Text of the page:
We have previously interviewed Bill Eddy for our Mr. Custody Coach Radio Show where we discussed choosing the right  attorney for your divorce and/or child custody case.  Today, we discuss Bill Eddy’s very insightful article titled How Personality Disorders Drive Family Court Litigation.  The article is one of countless articles, books, talks, and interviews that Bill Eddy has done on this topic and related ones.  How Personality Disorders Drive Family Court Litigation offers a bit about his background and how he came to be so deeply involved in critical aspects of the adversarial divorce process and understanding it’s evolution. Bill Eddy is an attorney, mediator, and a clinical social worker.  His knowledge, skills, and experiences across these areas of expertise have given him a depth of understanding into just how personality disordered individuals can thrive in the divorce and chlid custody court system that is virtually unmatched.

Some excerpts:

Since more flexible and cost-conscious people nowadays are resolving their divorces in mediation, attorney-assisted negotiation, or just by themselves, those cases remaining in litigation may be increasingly driven by personality disorders.

Many people dealing with those suffering from personality disorders have been to the family court house over and over and over again for divorce, child custody, or both.  If you’ve been there often enough, you’ve probably seen the signs of a Cluster B Personality Disorders right before your very own eyes at work in the court room.   I’ve certainly seen the interactions of other broken families – fathers, mothers, children – involved in divorce & custody disputes.  If you have, too, you’ll find that Bill Eddy’s assessment in this regard is pinpoint accurate.

Most situations could end without all of the unnecessary drama and fighting and with low cost.  A personality disorder driven individual doesn’t have such concerns about the well-being of anyone or anything other than satiating their own selfish desires to engage in high conflict divorce and child custody “wars.”

The Nature of a Personality Disorder

A personality disorder does not usually go away except in a corrective on-going relationship – such as several years in a counseling relationship. Until then, the person may constantly seek a corrective experience through a series of unsatisfying relationships, through their children, or through the court process. In a sense, untreated personality disorders don’t fade away – they just change venue.

Oftentimes, getting the divorce doesn’t matter and the chaos won’t stop.  When dealing with a personality disorder surrounded by negative advocates, as Bill Eddy describes in the excerpt above – it just changes venue. A new venue, a new divorce or child custody judge, a new therapist, a new lawyer – these are simply new opportunities for the high conflict, disordered ex-wife or ex-husband to perform for a new audience.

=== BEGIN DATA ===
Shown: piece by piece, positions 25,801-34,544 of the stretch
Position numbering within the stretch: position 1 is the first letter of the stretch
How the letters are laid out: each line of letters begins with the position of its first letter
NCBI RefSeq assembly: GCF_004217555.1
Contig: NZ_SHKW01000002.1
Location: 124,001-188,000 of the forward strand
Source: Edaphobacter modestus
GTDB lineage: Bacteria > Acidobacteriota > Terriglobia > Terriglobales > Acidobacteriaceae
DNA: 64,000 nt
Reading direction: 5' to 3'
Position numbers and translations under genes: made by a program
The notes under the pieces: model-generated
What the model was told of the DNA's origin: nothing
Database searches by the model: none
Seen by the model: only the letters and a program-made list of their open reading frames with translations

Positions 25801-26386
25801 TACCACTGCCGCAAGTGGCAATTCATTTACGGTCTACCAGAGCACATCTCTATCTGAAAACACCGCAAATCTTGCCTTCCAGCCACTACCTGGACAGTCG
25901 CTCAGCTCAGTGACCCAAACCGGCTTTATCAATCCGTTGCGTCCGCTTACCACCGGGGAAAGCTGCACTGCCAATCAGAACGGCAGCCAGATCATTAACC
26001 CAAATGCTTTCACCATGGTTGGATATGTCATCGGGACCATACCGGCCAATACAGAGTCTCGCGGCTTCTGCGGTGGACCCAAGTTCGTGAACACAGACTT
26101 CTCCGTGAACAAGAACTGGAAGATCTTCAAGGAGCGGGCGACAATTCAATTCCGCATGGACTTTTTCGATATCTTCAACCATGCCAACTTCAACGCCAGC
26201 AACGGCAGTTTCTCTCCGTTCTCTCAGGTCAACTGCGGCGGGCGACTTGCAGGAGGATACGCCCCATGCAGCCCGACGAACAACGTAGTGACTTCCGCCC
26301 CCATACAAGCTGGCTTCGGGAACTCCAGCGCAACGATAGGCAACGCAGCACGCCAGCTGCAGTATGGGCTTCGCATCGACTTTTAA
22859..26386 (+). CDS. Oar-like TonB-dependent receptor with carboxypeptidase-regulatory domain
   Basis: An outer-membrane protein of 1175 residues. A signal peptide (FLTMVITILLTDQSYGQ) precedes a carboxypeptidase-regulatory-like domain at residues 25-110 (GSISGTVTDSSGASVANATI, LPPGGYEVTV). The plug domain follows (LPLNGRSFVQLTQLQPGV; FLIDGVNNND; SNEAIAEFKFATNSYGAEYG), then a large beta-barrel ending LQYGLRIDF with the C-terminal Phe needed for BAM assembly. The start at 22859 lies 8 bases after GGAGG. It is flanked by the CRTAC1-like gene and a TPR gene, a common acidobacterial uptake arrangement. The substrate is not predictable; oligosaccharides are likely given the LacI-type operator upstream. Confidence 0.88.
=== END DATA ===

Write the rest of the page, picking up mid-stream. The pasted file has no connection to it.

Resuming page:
Personality Disorders Appearing in Family Court

Probably the most prevalent personality disorder in family court is Borderline Personality Disorder (BPD) – more commonly seen in women. BPD may be characterized by wide mood swings, intense anger even at benign events, idealization (such as of their spouse – or attorney) followed by devaluation (such as of their spouse – or attorney).

You may see these signs in your own hearings or therapy sessions.  If you’re in family court frequently enough and able to witness other proceedings – you’ll probably see them there, too.  If you listen closely enough, sometimes you’ll even hear several of these different, and often conflicting, characteristics within the same child custody or divorce proceeding.

Cognitive Distortions and False Statement

Their world view is generally adversarial, so they often see all people as either allies or enemies in it. Their thinking is often dominated by cognitive distortions, such as: all-or-nothing thinking, emotional reasoning, personalization of benign events, minimization of the positive and maximization of the negative.

People with personality disorders also appear more likely to make false statements. Because of the thought process of a personality disorder, the person experiences interpersonal rejection or confrontation much more deeply than most people.

Lying may be justified in their eyes – possibly to bring a reconciliation. (This can be quite convoluted, like the former wife who alleged child sexual abuse so that her ex-husband’s new wife would divorce him and he would return to her – or so she seemed to believe.) Or lying may be justified as a punishment in their eyes. Just as we have seen that an angry spouse may kill the other spouse, it is not surprising that many angry spouses lie under oath. There is rarely any consequence for this, as family court judges often believe the truth cannot be known – or that both are lying.

We know of no people involved in high conflict, frequent and repeated family court hearings, who will disagree in any way with the above information.  Worse, the family court exacerbates the situation by rare, if ever, punishing the lying party – even when the accusations are refuted by mountains of objective evidence.   When there are no sanctions beyond the empty threat of prosecution for making false sworn statements right above where the petitioner signs or for perjury – it only serves to embolden the personality disordered ex to “try, try again.”


Just as an active alcoholic or addict blames others for their substance abuse, those with personality disorders are often preoccupied with other people’s behavior while avoiding any examination of their own behavior. Just as a movie projector throws a large image on a screen from a hidden booth, those with personality disorders project their internal conflicts onto their daily interactions – usually without knowing it. All the world is a stage – including court.